Supply Chain By the Numbers

By John Strong, Co-founder and Chief Consulting Officer, Access Strategy Partners Inc

June 2024 – The Journal of Healthcare Contracting

Can stockpiles be the solution?

On May 6, 2024, Senate Finance Committee Chairperson Ron Wyden (D-OR) announced the “Drug Shortage Prevention and Mitigation Act”1, with the goal being to spur manufacturing of drugs at risk of being in short supply. Hospitals would receive lump-sum  Medicare payments of between 5% to 25% of the price of targeted drugs to build up stockpiles. You might say, “Wait a minute!”

The federal government says it is working hard to reduce the cost of healthcare. While drug shortages are a serious problem in the U.S., it seems like the “cure” hardly attacks the root problems. Stockpiling comes with inherent risks that the bill ignores:

  • Expiration dates and outdating leading to waste and added expense for the entire health system;
  • Ongoing inventory expense for the purchaser. With interest rates in the 6 to 7 percent range, holding excess inventory may only solve one problem and cost hospitals more;
  • The lack of a common platform to locate pharmaceuticals and relocate them around the country;
  • Indirect labor costs to manage hospital stockpiles will be higher; and
  • The plan could cause supply chain “bullwhips” to occur with inventory spiking and then subsiding back to near-shortage levels.

Supply chain influence requires greater resources

Controlling expenses under a supply chain umbrella has always been a challenge, but is needed more than ever. A recent report by the American Hospital Association shows just how much influence supply and expense related matters can influence success. As the pie chart2 illustrates, Drugs and Supplies account for 21% of hospital expenses – and that does not include purchased services, which is included in “labor”.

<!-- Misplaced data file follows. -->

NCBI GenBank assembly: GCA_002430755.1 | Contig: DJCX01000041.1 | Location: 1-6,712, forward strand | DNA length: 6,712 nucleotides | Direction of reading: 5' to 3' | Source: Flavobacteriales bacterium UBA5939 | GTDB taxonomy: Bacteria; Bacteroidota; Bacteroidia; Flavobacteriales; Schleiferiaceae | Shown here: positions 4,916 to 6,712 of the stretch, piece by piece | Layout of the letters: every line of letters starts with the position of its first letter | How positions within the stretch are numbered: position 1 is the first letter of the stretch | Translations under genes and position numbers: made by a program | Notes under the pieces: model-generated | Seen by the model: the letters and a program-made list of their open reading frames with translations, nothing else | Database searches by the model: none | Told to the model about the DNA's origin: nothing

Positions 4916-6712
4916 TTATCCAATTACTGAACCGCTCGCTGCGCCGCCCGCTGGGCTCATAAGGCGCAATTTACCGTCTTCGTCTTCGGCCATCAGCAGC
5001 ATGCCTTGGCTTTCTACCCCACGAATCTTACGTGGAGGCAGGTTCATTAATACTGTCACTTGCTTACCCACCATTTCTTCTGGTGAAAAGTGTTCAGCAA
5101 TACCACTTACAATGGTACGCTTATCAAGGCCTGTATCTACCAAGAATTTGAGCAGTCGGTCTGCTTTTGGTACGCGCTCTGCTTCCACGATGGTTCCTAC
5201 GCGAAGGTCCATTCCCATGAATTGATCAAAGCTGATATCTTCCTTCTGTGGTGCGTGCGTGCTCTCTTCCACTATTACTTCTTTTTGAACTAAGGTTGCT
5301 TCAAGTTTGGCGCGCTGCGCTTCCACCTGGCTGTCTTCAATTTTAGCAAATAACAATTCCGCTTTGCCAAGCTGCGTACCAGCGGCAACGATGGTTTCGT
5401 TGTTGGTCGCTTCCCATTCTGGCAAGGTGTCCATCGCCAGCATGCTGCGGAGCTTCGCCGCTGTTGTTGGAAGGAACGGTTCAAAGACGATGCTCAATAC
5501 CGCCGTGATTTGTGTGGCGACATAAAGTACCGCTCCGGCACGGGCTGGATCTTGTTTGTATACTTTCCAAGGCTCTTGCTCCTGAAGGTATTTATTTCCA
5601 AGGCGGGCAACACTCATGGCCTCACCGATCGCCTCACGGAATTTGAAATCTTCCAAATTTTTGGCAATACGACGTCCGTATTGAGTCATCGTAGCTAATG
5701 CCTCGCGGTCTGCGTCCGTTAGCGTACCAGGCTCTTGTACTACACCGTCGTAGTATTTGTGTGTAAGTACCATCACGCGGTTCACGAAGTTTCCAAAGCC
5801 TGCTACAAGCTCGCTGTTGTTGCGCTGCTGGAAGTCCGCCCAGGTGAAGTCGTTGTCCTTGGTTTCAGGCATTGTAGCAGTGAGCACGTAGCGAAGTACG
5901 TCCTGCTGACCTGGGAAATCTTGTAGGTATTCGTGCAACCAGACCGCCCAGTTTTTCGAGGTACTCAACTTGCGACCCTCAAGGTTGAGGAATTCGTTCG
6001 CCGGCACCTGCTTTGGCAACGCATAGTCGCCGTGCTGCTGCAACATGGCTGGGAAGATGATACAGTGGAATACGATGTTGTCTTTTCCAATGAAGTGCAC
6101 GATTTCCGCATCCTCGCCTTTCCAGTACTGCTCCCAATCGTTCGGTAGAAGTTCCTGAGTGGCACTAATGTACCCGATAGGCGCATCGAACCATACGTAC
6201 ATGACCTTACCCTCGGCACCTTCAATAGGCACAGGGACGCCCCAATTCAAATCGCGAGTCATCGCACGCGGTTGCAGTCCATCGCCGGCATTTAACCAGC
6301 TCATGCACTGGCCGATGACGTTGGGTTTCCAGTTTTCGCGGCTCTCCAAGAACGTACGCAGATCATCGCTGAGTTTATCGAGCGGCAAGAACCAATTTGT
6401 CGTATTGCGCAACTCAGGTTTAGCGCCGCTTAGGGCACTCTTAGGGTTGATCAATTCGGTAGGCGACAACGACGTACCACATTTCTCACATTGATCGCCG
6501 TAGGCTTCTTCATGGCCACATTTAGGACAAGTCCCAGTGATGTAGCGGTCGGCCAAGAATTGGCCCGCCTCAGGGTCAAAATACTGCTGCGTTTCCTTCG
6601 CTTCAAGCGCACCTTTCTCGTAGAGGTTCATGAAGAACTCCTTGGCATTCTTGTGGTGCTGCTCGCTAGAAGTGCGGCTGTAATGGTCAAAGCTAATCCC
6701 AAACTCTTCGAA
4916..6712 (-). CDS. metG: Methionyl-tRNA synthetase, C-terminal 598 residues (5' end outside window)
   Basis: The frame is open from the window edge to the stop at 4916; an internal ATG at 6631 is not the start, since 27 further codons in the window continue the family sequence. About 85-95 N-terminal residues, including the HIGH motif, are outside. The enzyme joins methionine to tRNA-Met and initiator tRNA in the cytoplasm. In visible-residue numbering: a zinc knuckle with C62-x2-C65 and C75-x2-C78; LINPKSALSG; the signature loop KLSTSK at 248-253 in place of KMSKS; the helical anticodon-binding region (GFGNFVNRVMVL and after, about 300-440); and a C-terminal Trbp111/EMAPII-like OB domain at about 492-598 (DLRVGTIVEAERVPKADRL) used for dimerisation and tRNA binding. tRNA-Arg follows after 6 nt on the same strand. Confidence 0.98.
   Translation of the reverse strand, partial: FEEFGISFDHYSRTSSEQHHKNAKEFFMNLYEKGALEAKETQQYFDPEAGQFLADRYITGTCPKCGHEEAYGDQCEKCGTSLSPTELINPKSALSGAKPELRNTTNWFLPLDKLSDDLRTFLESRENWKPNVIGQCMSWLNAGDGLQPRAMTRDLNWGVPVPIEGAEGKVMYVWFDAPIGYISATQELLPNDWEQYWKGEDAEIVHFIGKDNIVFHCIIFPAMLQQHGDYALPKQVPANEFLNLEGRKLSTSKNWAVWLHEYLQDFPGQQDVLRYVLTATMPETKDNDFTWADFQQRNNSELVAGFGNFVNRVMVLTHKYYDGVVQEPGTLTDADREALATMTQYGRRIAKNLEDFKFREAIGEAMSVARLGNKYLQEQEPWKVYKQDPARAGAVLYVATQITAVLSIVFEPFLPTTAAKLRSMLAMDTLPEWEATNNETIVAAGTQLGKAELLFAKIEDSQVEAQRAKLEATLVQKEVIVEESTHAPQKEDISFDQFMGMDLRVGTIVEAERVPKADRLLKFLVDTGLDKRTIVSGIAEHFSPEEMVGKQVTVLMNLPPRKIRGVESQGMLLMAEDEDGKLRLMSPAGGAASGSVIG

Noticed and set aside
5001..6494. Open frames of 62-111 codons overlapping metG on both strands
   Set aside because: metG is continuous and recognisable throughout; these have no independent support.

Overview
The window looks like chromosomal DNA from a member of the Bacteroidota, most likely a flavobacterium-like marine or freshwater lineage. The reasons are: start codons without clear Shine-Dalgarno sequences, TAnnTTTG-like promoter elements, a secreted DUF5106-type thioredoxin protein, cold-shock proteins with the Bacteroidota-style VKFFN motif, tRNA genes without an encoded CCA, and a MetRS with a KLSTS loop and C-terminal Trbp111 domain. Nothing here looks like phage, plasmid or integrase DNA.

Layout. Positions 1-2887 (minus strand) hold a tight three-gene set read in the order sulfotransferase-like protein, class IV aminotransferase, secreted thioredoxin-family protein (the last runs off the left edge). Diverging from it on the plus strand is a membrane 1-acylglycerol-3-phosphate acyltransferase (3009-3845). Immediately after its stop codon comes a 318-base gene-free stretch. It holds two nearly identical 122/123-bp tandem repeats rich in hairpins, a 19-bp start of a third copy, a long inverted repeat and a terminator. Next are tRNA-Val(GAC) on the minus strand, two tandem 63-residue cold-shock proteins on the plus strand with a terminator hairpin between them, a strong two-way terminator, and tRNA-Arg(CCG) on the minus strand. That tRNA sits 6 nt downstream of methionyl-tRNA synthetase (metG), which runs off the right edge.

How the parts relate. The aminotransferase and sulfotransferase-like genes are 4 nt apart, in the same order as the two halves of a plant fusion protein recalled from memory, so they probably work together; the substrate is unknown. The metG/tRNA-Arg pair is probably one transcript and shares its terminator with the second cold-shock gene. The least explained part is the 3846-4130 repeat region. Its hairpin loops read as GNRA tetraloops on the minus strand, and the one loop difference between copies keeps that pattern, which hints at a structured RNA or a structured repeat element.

As the same report notes, economy-wide inflation grew 12.4% between 2021 and 2023, while Medicare reimbursement grew 5.2%. 

(Chart here)

Growth of expenses continues to lead adjusted discharges

On a calendar day basis, three sets of key materials-related expenses continue to grow faster than calendar day adjusted discharges, according to Kaufman Hall’s April 2024 “Hospital Flash Report.3” This is based on an April 2023 to April 2024 comparison.

(Charts here)

U.S. endoscope market growing

In 2023, the United States endoscope market accounted for approximately $4.4 billion in spend. Estimates4 indicate that it will grow to more than $10.4 billion by 2033, a 9% CAGR. These growth factors are influenced by an aging population, a rising demand for minimally invasive surgeries and a growing prevalence of gastrointestinal diseases in the U.S.

New technology is already available that improves outcomes and speeds up procedures. Screening programs are increasing, and health awareness is also contributing to this trend. At the same time, concerns about reusable endoscopes have led to significant interest in disposable endoscopes. This is driven by concerns about infection control and cross contamination from faulty cleaning. 

Endoscopic procedure growth may be limited by reimbursement at both the inpatient and outpatient level. In some cases, inadequate reimbursement fails to cover even the materials required for certain procedures.5

Evolution of the organ transplant market

Organ transplant technology has not changed much over the years – until now. New methods are on the horizon, that feature “iceless” solutions that will extend the life of organs for transplant. Temperature and pressure maintenance, along with onboard sensors designed to minimize primary graft disfunction (PGD) are available now.

As chronic disease rates climb, so does the need for organ transplants. In parallel with organizational shifts in government-managed organ procurement services, medtech companies are stepping up to address a new pool of donors.6

Some of these companies are still in their early-funding rounds, and others have commercial products on the market. Here are three companies that are expanding the horizon of organ transplantation in the U.S.

2010Cambridge, MAheart, lung, liver
Organ Recovery
1998Chicago, ILkidney
TransMedics Group Inc.1999Andover, MAheart, lung, liver

1 McAuliff, Michael, “Modern Healthcare”, May 6, 2024.

2 American Hospital Association, “Hospitals and Health Systems Continue to Face Escalating Operational Costs and Economic Pressures as they Care for Patients and Communities”, April 2024, © American Hospital Association.

3 Kaufman Hall, “National Hospital Flash Report, April 2024”, © 2024 by Kaufman Hall.

4 At:

5 ASPI analysis of reimbursement data from Definitive Data, accessed May 14, 2024.

6 Miller, Collin, “Push for Evolution of Organ Transplant Market”, MedTech Strategist, April 2024, and original ASPI research. 

safe online pharmacy for viagra cheap kamagra oral jelly online